APPEAL from the Circuit Court of Winnebago County; the Hon.
PHILIP G. REINHARD, Judge, presiding.
MR. JUSTICE LINDBERG DELIVERED THE OPINION OF THE COURT:
This is an appeal from that portion of an order of the circuit court of Winnebago County which refused to reduce hospital and physician's liens.
Petitioner, Richard Wheaton, was seriously injured in an automobile accident on September 30, 1977. The driver of the other car, Reesie Alexander, had an insurance policy which provided a maximum of $10,000 per person for any one accident. Based upon that limit the petitioner settled his case for $10,000.
Petitioner incurred medical and hospital charges in the treatment of his injuries. He received $1,300 in medical assistance from the Illinois Department of Public Aid (Department). Additionally, a balance of $2,366.67 remained outstanding from his hospitalization in the Swedish American Hospital (Hospital). Petitioner also owed the Canfield Clinic (Clinic) and Rockford Anesthesiologists (Rockford) $1,169 and $430, respectively, for services rendered in the treatment of his injuries. Pursuant to section 11-22 of the Public Aid Code (Ill. Rev. Stat. 1977, ch. 23, par. 11-22), the Department filed a public aid lien against the settlement. The Hospital asserted a hospital lien as provided in the hospital liens act (Ill. Rev. Stat. 1977, ch. 82, par. 97), and the Clinic and Rockford filed physicians' liens under the physicians' liens act (Ill. Rev. Stat. 1977, ch. 82, par. 101.1).
The petitioner filed a petition for adjudication of the various liens. The parties stipulated that the liens of the Department for $1,300, of the Hospital for $2,366.67, of the Clinic for $1,169, and of Rockford for $430 were proper as to amount and validity. The trial court reduced the lien of the Department from $1,300 to $50 but ruled that the hospital and physicians' liens asserted by the Hospital and by the Clinic and Rockford could not be reduced. Petitioner appeals.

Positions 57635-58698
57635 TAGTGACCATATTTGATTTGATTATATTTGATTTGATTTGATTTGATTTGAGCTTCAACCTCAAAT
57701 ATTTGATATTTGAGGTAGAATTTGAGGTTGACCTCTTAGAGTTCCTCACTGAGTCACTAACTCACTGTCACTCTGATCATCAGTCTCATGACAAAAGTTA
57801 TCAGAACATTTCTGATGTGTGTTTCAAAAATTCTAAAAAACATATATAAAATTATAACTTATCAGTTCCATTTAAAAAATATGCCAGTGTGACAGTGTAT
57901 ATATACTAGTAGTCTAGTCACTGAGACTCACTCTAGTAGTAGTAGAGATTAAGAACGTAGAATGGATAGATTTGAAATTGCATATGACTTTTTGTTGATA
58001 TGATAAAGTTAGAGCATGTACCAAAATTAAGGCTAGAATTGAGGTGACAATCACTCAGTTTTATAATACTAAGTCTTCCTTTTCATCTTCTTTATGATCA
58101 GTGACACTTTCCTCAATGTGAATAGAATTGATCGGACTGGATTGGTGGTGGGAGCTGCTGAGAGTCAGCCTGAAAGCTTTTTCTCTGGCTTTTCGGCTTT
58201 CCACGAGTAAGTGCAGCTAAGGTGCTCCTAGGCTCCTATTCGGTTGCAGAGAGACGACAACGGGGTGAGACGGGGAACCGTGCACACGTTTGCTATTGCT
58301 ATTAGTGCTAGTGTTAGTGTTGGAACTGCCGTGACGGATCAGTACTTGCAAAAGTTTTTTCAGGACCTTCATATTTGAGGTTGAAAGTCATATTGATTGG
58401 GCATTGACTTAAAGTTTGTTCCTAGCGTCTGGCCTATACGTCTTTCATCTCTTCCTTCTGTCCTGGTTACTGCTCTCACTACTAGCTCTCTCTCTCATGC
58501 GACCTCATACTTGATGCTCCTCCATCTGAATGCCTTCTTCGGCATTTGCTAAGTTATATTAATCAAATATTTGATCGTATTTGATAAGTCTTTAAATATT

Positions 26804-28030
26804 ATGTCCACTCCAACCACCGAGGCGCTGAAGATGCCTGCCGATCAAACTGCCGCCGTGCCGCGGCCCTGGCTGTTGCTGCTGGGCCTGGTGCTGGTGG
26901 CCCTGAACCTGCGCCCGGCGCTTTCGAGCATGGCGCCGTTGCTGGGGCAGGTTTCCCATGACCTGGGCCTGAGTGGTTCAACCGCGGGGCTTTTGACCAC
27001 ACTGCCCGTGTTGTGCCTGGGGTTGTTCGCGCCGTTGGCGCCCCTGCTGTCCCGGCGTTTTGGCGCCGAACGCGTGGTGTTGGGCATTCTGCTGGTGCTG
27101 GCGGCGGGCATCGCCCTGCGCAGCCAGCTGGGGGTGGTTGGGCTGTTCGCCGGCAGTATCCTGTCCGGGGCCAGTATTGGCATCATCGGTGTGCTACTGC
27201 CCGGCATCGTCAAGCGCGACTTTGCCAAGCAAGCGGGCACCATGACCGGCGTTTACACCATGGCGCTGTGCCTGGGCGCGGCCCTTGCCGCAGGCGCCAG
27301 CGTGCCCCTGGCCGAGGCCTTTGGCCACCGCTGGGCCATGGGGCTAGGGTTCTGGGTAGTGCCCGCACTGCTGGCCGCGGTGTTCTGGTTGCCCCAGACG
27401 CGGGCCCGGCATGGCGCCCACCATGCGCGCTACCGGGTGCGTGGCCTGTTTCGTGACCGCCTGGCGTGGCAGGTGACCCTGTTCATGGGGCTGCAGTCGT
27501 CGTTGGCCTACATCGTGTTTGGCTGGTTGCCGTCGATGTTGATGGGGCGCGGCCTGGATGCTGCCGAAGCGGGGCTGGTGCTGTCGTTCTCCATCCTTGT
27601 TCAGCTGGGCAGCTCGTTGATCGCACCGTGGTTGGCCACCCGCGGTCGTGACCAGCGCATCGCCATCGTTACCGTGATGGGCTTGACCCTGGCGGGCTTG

Petitioner first contends that the "fund" doctrine adopted by the Illinois courts> in Baier v. State Farm Insurance Co. (1977), 66 Ill. 119, 361 N.E.2d 1100, should apply to hospitals and physicians' liens. The "fund" doctrine is a theory of recovery by an attorney and is based on the equitable concept that an attorney who performs services in creating a fund should in equity and good conscience be allowed compensation out of the whole fund from all those who seek to benefit from it.
The Baier court held that where a fund had been created as a result of legal services performed by an attorney for his client, e.g., settlement of a personal injury claim, and a subrogee of the client, his insurance company, sought to benefit from the settlement, the attorney was entitled to a fee from the subrogee in proportion to the benefit received by the subrogee.